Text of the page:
J Med Cases
Journal of Medical Cases, ISSN 1923-4155 print, 1923-4163 online, Open Access
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Case Report

Volume 13, Number 1, January 2022, pages 31-35


Change in Pelvic Incidence Associated With Sacroiliac Joint Dysfunction: A Case Report

Eric Chun Pu Chua, c, Arnold Yu Lok Wongb

aNew York Chiropractic and Physiotherapy Centre, Hong Kong, China
bDepartment of Rehabilitation Sciences, The Hong Kong Polytechnic University, Hong Kong, China
cCorresponding Author: Eric Chun Pu Chu, New York Chiropractic and Physiotherapy Centre, Hong Kong, China

Manuscript submitted October 14, 2021, accepted December 23, 2021, published online January 17, 2022
Short title: Change in PI in Sacroiliac Joint Dysfunction
doi: https://doi.org/10.14740/jmc3816

Abstract▴Top 

The sacroiliac joint (SIJ) is designed primarily for stability with minute motions. SIJ dysfunction refers to improper movement of the SIJs. Diagnosis and evaluation of SIJ dysfunction are difficult, with use of physical maneuvers and image-guided anesthetic injection. This case report describes a 47-year-old female who experienced right buttock pain and painful limp for approximately 2 months. Standing radiographs revealed inflammatory sclerosis surrounding the right SIJ. Physical examination found tenderness over the right SIJ and positive results in provocation (the distraction, compression, and thigh thrust) tests, compatible with right SIJ dysfunction. Her pain was resolved and gait performance was retrieved following 6-month program of combined thoracolumbar manipulation and rehabilitation exercises. Unexpectedly, change in pelvic incidence (PI) angles was noticed on follow-up radiograph. PI remains more or less fixed throughout adult life since the mobility of the SIJs is considered negligible. The current presentation is designed to explore the significance of PI change. The PI disparity unfolds the possibility of recognizing SIJ dysfunction based on consecutive radiographs.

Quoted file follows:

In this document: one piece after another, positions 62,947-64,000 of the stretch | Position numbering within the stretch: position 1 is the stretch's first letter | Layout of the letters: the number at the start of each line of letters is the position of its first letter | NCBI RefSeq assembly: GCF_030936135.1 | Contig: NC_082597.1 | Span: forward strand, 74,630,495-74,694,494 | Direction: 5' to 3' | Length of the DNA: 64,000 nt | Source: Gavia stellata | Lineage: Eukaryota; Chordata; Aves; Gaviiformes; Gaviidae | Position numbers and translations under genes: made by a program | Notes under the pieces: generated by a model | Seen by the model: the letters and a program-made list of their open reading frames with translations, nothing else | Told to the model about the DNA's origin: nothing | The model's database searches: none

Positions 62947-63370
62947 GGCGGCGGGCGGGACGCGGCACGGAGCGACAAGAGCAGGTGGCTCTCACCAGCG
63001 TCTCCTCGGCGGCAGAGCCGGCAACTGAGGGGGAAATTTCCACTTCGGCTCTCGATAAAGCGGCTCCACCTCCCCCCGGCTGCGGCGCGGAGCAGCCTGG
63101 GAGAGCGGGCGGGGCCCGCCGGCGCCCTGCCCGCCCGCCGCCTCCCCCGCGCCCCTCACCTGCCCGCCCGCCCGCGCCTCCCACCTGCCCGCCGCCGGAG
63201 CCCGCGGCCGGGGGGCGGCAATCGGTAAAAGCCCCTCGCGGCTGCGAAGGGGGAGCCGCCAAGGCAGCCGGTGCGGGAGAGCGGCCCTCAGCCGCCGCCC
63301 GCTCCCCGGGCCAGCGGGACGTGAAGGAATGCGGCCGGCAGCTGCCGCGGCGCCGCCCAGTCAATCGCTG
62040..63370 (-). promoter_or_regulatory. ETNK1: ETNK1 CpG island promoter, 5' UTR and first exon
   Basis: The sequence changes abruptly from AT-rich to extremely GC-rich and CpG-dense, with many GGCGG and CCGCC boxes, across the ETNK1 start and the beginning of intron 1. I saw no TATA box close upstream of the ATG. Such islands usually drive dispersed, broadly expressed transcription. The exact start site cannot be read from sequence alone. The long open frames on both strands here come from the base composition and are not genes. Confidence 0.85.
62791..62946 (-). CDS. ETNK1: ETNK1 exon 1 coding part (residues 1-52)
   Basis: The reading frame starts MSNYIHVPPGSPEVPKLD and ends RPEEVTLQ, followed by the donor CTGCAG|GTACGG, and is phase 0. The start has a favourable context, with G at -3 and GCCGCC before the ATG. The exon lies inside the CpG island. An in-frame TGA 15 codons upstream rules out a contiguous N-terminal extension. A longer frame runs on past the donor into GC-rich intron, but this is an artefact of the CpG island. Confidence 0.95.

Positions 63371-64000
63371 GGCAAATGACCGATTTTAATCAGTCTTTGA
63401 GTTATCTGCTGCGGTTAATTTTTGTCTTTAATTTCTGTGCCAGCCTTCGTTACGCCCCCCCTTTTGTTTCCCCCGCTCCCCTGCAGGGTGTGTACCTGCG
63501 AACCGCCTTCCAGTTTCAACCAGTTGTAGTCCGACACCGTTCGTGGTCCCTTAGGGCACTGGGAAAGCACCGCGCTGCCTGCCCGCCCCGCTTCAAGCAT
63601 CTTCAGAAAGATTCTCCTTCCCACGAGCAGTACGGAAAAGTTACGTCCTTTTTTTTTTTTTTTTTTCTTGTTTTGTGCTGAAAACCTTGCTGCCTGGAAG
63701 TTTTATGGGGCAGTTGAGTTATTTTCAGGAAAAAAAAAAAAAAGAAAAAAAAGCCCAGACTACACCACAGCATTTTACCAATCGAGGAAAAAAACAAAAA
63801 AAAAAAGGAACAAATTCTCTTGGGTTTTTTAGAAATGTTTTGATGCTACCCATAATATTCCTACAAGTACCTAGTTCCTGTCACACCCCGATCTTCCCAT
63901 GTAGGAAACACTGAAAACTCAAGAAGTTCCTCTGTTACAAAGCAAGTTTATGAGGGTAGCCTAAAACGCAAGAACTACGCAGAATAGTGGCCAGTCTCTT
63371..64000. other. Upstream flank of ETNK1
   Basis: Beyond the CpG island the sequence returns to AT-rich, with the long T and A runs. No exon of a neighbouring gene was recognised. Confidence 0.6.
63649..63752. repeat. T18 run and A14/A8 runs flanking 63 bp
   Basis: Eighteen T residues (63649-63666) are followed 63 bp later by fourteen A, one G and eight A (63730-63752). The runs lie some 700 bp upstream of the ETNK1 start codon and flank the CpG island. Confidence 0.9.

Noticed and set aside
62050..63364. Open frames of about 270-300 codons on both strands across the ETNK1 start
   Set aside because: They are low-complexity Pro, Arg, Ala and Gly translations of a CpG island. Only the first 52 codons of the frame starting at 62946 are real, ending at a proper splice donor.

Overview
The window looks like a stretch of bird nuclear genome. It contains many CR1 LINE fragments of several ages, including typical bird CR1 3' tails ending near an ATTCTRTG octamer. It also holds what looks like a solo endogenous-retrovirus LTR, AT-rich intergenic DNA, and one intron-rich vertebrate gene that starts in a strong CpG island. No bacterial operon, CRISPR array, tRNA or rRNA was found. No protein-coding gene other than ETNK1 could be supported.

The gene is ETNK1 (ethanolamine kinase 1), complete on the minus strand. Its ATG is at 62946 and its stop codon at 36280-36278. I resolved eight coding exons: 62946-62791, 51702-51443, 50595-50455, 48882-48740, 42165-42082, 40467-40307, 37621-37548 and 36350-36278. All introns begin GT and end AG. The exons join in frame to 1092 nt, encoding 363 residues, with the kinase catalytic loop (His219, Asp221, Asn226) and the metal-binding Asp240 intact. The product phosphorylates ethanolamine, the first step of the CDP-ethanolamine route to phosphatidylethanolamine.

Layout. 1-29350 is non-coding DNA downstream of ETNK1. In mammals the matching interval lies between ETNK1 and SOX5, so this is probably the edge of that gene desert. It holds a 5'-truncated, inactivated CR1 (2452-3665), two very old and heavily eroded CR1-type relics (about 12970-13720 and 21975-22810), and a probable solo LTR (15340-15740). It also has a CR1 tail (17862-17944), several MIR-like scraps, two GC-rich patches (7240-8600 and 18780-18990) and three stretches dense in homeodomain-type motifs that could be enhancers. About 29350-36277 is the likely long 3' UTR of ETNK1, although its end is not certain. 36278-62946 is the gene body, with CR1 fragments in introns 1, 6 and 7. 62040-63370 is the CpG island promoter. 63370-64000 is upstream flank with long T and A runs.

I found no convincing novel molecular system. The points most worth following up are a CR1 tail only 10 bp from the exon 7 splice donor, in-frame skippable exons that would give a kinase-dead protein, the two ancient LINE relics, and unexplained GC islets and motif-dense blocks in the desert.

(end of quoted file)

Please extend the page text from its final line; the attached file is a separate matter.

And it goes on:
Keywords: Chiropractic; Pelvic incidence; Sacroiliac joint dysfunction; Spinal manipulation

Introduction▴Top 

Sacroiliac joint (SIJ) dysfunction refers to a state of altered biomechanics of the SIJ [1]. The sacrum does not exhibit much motion with respect to the ilium and SIJs are slackened only during pregnancy. Excessive or restricted motion may affect extra-articular structures surrounding the SIJs (such as the sacrotuberous, sacrospinous, and/or iliolumbar ligaments) and results in pain [2]. SIJ dysfunction can result from repetitive stress, degeneration, lumbar deformities, inflammation and prior lumbar fusion [1, 3]. SIJ dysfunction is difficult to be profiled on radiographic views. Clinical screening usually relies on pain provocation tests and analgesic response to the SIJ injection. Observing aberrant position or movement of the SIJ is the foundation of diagnosing SIJ dysfunction.

Pelvic incidence (PI) is a radiographic parameter describing the relative position of the sacral endplate in relation to the pelvis [4]. PI used to be considered as a constant parameter throughout adult life [4-6]. Minimal PI changes with respect to postural alteration have been described in normal individuals [7], but the implications of PI change under pathological conditions have not yet fully investigated [8-10].